The KWS Airwing, based at Wilson Airport in Nairobi, is capable of providing an extremely diverse range of services in support of KWS’s wildlife management and protection activities with its fleet of 12 light aircraft and 3 larger aircraft, including a Bell 20614 helicopter. Among the specialized skills that have been carefully nurtured in its seven pilots are security and patrol flights, veterinary support services for research and translocation purposes, animal tracking game census, fire fighting, rescue (including mountain rescue) work, and transport of rations and supplies (including ammunition).
The year past was a quiet one in terms of security and rescue operations. The Airwing tested its skills at the end of 1995, when it was called upon to evacuate a group of British soldiers in training who lost their way while ascending Mount Kenya. A less dramatic rescue took place in the Maasai Mara two months later, when a balloon inadvertently landed between three flooded rivers near Siana Springs and the group of nine American tourists it was carrying found themselves cut off from support vehicles.
In February, the Airwing’s helicopter and another owned by the Eden Wildlife Trust played a leading role in an aerial survey of dugong as a follow-up to the comprehensive marine survey of 1994. As reports of dugong deaths had suggested, the tiny Kenyan population of this highly endangered marine mammal has declined further and requires urgent conservation attention.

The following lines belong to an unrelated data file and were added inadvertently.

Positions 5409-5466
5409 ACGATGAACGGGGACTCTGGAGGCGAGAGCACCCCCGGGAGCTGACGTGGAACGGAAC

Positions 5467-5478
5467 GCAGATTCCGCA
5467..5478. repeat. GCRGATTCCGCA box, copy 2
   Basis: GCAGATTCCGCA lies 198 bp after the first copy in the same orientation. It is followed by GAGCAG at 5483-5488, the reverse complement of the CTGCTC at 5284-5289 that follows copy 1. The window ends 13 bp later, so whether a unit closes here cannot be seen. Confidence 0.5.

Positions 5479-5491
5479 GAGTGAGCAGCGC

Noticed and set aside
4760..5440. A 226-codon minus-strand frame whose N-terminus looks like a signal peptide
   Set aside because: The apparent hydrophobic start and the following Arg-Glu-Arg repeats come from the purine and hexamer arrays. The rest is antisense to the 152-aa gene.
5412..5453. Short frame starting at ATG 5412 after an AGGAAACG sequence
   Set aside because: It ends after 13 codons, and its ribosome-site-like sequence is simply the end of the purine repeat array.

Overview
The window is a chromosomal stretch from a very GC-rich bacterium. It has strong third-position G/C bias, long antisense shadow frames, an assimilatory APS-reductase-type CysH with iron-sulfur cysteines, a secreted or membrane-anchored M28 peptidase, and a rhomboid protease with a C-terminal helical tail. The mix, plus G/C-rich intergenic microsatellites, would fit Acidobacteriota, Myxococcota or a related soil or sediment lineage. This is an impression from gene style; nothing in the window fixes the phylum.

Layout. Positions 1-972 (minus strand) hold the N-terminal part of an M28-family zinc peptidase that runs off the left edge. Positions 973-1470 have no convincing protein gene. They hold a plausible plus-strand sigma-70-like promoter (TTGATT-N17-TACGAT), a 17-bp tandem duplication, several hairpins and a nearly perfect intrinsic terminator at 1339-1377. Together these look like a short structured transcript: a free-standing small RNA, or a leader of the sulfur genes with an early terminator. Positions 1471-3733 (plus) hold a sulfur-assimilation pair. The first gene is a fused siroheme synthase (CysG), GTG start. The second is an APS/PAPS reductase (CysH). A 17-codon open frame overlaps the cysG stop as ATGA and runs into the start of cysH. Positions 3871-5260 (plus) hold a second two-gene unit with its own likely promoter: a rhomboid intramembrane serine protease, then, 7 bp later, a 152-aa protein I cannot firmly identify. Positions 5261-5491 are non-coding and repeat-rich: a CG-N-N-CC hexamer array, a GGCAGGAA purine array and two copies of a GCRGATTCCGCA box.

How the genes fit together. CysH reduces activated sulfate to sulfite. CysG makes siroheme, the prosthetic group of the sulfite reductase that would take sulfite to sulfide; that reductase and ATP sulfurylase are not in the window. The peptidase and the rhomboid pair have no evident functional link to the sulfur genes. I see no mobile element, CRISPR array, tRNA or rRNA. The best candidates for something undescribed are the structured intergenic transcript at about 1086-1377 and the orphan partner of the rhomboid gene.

The Airwing assisted Veterinary Services throughout the year with epidemiological surveys and sampling for rinderpest in Samburu, Mathews Range, Marsabit, Moyale, Wajir, Mandera, Baomo, Meru and Nairobi. It was also called upon to support numerous translocation operations involving hirola, rhino, elephant, buffalo and smaller game animals.
A three-week total game count conducted in the vicinity of Nairobi, Namanga, Amboseli and Machakos using GIS computer equipment provided data needed to develop quotas for game ranches in these areas.
With the hiring of a chief engineer, the process of bringing engineering services in house, begun in 1993, is almost complete. In March the Airwing received dispensation from the Civil Aviation Authority to perform its own checks I, II and III, resulting in considerable cost savings and improving efficiency by decreasing the down time for aircraft due to service requirements.
As essential as the Airwing is to KWS operations, it generates virtually no income for the organization as it is currently constituted, and costs have risen sharply in the last few years. A consultant commissioned to study the Airwing’s activities and assets with a view to reducing operating costs recommended, among other solutions, partial commercialization of the Airwing.
The Airwing has applied to the Civil Aviation Board for a Commercial Air Operator’s Certificate. If granted, the Airwing will be in a position to sell its specialized services to neighboring countries and conservation NGOs and perhaps conduct VIP tours on a limited scale on occasions when the larger aircraft are not in use by KWS.